But you know what? I was responsible for ma own self. I am capable. I forced myself out of my comfort zone and experienced a trip  that is unique to me. I can say I went to Naples and Pompei and navigated through a foreign city unscathed. I trust myself to protect my being against social and physical dangers and also to be a good judge of character when needed.

If you’re considering a solo trip, go for it! It’ll build your confidence, help you appreciate yourself a little more, and change the minds of people who think it’s impossible. Sure it’s a little scary and awkward. But all in all, if you’re smart and aware, and don’t let people hold you back from experiencing life and the world and all it has to offer, you won’t regret the experience. I know I don’t.


A Weekend in Bologna

A Weekend in Bologna

Snapshot Concept Based on a Forgotten Note on my Phone

Based on a true story.

Sitting in an apartment

in Bologna, Italy

Surrounded by people I’ve never met 2 weeks ago

Bob Dylan & guitar riffs playing in the background

Dainty jewelry around the necks of everyone

My cousin venting to me about a world back home

that I’m temporarily not a part of. 

Read More Read More

Bienvenuto a Roma!

Bienvenuto a Roma!

Week one has officially come and gone! I have to say, it feels like I’ve been here a lot longer. From the 24 hours of constant travel to full days of orientation to my first few days of classes, the reality of studying abroad still hasn’t sunk in. As I wait for the feeling of being at summer camp to wear off, I’ve managed to become open to as many weekend trips and late night gelato runs as possible.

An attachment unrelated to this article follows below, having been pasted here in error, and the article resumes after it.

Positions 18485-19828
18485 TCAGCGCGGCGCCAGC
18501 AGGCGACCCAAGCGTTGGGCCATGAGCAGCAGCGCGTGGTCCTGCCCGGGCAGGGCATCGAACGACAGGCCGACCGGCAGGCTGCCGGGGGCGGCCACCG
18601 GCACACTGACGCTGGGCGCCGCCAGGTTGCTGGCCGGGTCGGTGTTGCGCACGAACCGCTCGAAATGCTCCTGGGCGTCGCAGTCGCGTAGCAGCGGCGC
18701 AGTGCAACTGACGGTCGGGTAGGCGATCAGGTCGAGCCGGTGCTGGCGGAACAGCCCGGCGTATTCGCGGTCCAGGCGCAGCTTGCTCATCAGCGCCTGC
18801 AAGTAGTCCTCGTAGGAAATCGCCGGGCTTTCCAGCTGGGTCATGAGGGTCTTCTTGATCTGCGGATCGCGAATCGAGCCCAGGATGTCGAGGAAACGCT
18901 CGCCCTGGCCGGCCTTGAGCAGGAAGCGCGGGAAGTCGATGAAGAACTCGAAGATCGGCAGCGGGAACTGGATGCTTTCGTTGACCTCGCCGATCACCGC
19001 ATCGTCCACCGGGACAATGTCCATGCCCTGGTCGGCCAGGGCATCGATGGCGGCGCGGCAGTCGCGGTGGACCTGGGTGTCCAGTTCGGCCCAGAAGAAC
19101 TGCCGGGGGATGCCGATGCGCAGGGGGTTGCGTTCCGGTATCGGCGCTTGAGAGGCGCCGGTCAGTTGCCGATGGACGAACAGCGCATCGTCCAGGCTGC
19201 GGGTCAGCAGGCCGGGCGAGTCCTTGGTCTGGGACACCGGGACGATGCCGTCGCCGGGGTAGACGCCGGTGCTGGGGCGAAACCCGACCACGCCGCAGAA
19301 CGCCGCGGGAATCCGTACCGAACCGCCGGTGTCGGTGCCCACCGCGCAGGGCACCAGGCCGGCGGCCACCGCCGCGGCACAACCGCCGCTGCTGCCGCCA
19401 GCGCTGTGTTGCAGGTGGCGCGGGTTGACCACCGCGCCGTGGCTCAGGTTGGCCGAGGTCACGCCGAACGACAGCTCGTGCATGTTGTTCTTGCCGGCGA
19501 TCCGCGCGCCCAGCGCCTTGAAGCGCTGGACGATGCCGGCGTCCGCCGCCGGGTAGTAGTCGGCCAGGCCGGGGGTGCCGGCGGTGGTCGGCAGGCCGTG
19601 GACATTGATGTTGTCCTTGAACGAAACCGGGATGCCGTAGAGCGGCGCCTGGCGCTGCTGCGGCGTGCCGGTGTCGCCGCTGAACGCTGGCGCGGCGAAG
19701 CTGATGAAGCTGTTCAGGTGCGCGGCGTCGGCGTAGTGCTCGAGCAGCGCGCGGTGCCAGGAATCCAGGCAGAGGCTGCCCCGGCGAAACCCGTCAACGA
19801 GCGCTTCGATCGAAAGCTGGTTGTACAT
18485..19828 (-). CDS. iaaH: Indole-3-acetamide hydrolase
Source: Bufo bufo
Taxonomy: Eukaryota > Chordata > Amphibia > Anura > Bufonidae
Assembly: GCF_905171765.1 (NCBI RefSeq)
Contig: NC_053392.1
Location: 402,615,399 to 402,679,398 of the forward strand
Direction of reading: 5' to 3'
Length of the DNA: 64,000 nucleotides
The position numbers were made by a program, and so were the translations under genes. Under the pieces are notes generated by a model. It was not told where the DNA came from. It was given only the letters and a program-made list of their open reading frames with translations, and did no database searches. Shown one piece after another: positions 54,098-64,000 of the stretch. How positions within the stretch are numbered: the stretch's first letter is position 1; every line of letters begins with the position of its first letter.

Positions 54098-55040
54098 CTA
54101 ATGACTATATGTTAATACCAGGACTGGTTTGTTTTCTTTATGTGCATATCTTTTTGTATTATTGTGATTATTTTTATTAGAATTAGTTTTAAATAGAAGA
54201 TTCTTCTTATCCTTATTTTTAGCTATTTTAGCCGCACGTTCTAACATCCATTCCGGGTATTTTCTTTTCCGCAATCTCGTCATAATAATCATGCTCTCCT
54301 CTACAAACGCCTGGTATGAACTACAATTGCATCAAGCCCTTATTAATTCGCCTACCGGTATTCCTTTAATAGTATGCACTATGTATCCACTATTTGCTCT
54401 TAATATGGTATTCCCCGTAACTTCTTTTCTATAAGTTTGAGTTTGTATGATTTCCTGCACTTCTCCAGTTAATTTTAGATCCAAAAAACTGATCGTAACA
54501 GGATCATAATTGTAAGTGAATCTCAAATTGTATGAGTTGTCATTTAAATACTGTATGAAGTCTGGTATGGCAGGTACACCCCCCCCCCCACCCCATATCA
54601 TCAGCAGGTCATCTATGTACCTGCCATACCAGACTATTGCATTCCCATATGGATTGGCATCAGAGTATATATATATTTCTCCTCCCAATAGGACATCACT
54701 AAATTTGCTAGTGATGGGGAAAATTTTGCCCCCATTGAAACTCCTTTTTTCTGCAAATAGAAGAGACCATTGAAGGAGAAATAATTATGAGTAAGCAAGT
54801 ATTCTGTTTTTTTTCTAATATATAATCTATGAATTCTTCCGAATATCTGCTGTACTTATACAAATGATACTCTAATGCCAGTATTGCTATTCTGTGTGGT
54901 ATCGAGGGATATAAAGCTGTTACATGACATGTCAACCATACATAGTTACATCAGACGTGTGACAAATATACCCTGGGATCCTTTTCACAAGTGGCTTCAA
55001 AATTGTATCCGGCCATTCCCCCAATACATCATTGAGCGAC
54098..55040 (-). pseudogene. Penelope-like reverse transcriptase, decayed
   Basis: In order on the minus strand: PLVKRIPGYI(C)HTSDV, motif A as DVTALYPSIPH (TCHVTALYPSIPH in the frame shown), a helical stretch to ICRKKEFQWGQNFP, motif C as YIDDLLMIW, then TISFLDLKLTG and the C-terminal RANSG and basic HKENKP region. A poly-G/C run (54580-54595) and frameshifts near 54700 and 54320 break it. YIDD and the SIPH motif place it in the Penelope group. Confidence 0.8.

Before arriving in Italy, the only expectations I had of the country were based off the movies I’d seen (Lizzie McGuire, anyone?) and posts I’d saved on Pinterest. Italian culture has always drawn me in and a dream of mine is to live in Italy once I graduate college. The beginning of junior year I had come to terms that I was stuck in a rut that felt impossible to climb out, so I took my study abroad plans off the back burner, did my research, and signed up. The process was stressful so if you’re a procrastinator like me, get everything in order ASAP, it’ll save you a headache later.

As a commuter, I’ve never had a true “college experience” in the sense that I’ve never had a roommate that wasn’t my sister, I haven’t had to deal with dorm drama and eating cafeteria food was never even a passing thought. So far, I’ve gotten lucky. My roommate is the sweetest, my dorm has the best view, and as for the cafeteria…well, I guess that’ll still take some getting used to.

Seeing the beauty of Rome firsthand is something that no picture can ever fully capture. I still have a long way to go on my list of things to see, but the mindblowing reality of the historical significance is almost too much to handle. Walking the streets and taking in the monuments I’ve only read about in textbooks is an experience unlike any other.

If you’re on the fence about studying abroad, or if you’ve never left home before (like me), just go for it. Don’t be one of those people that gets caught up in the 9-5 and comfort of home! Go out and explore! See the world! Wear whatever you want! Talk to people you wouldn’t usually talk to! Eat weird food! …just make sure to pack some snacks from home. I wish I did.